Maybe it is this way for me because I don’t have all the years in the construction industry behind me. But regardless of experience, we all need to be competent in order to become more confident in our skills. This will obviously take longer for some, shorter for others. That is why I believe this is a great time to start.
OK now…I’m ready!!! Where the hell are all the inspections?
Just my 2 cents.
The man asked …
and… you see this as a chance to tell him about the evils of licensing.
Can we say “one track mind”.?
and… I see nothing in his question that implies that he is looking for the “easy way”.
Perhaps he just wanted help in the right direction?
BTW… if he lives in a licensed state, then it would be good for him to fulfill
the law, regardless. I doubt he is going to move to another state looking for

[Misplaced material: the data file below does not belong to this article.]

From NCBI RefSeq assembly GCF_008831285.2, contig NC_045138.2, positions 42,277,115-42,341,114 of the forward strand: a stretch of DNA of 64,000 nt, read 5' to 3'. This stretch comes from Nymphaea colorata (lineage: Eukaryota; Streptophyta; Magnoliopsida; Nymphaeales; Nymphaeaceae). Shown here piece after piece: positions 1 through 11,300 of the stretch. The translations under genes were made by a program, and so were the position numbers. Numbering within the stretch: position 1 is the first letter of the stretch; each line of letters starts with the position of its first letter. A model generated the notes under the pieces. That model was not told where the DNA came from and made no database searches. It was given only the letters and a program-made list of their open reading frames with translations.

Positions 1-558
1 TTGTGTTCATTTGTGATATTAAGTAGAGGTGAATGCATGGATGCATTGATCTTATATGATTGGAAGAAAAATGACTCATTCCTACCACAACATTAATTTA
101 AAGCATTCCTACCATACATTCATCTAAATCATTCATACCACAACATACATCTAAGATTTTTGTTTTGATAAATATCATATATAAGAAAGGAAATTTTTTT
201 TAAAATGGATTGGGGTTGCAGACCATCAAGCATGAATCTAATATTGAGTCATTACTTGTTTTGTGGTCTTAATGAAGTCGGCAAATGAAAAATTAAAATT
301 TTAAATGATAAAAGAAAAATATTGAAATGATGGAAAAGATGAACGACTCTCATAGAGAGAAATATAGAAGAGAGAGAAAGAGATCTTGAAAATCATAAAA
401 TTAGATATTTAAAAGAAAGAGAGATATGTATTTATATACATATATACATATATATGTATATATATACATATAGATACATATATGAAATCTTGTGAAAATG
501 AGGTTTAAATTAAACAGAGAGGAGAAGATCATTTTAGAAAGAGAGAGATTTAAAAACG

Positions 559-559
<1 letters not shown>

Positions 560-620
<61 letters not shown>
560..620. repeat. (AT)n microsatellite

his favorite set of licesning laws.
I know some retired hair dressers that have become home inspectors within the
time it takes to put up a sign in unlicensed states. Don’t tell me it does not happen.
Not all states make it easy to be an inspector (you missed that).
In fact, given the current requirements in Texas, I doubt that even you
would qualify as a home inspector. That is not a slam, given that most
people do not qualify, without some extra steps, when they come here.
TEXAS REQUIREMENTS are not easy.
448 hours of inspector education and training.
7 years experience as an Engineer, Architect or General Contractor.
Yearly CE requirements and mandatory E&O.
Think about it before you respond.
Scott you nailed it. I wouldn’t recommend anyone getting into this business without a 9-5 job when first starting out. That could lead to financial problems in a hurry. This business takes time to build up to what Dale and other’s state.